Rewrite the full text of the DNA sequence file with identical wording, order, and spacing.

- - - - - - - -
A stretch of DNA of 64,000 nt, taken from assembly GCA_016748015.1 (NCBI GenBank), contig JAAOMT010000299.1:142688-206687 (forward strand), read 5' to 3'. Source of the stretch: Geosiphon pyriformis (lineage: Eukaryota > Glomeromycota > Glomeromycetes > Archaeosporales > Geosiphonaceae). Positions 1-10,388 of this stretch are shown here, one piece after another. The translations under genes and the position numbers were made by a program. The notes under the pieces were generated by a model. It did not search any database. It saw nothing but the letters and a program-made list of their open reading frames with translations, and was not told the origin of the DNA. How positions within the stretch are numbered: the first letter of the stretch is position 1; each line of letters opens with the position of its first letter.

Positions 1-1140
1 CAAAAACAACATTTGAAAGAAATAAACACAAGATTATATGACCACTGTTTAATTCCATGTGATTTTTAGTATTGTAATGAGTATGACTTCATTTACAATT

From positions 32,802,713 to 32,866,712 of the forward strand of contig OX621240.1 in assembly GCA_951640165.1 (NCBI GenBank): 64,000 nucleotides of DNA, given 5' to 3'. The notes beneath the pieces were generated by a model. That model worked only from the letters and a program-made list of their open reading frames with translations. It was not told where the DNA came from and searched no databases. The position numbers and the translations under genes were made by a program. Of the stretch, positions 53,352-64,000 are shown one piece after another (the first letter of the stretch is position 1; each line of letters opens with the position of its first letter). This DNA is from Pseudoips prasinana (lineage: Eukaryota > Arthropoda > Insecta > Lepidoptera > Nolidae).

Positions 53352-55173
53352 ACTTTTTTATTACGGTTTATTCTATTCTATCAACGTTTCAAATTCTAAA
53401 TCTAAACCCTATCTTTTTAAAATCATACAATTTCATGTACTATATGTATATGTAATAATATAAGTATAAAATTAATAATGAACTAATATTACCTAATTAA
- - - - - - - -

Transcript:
A stretch of DNA of 64,000 nt, taken from assembly GCA_016748015.1 (NCBI GenBank), contig JAAOMT010000299.1:142688-206687 (forward strand), read 5' to 3'. Source of the stretch: Geosiphon pyriformis (lineage: Eukaryota > Glomeromycota > Glomeromycetes > Archaeosporales > Geosiphonaceae). Positions 1-10,388 of this stretch are shown here, one piece after another. The translations under genes and the position numbers were made by a program. The notes under the pieces were generated by a model. It did not search any database. It saw nothing but the letters and a program-made list of their open reading frames with translations, and was not told the origin of the DNA. How positions within the stretch are numbered: the first letter of the stretch is position 1; each line of letters opens with the position of its first letter.

Positions 1-1140
1 CAAAAACAACATTTGAAAGAAATAAACACAAGATTATATGACCACTGTTTAATTCCATGTGATTTTTAGTATTGTAATGAGTATGACTTCATTTACAATT

From positions 32,802,713 to 32,866,712 of the forward strand of contig OX621240.1 in assembly GCA_951640165.1 (NCBI GenBank): 64,000 nucleotides of DNA, given 5' to 3'. The notes beneath the pieces were generated by a model. That model worked only from the letters and a program-made list of their open reading frames with translations. It was not told where the DNA came from and searched no databases. The position numbers and the translations under genes were made by a program. Of the stretch, positions 53,352-64,000 are shown one piece after another (the first letter of the stretch is position 1; each line of letters opens with the position of its first letter). This DNA is from Pseudoips prasinana (lineage: Eukaryota > Arthropoda > Insecta > Lepidoptera > Nolidae).

Positions 53352-55173
53352 ACTTTTTTATTACGGTTTATTCTATTCTATCAACGTTTCAAATTCTAAA
53401 TCTAAACCCTATCTTTTTAAAATCATACAATTTCATGTACTATATGTATATGTAATAATATAAGTATAAAATTAATAATGAACTAATATTACCTAATTAA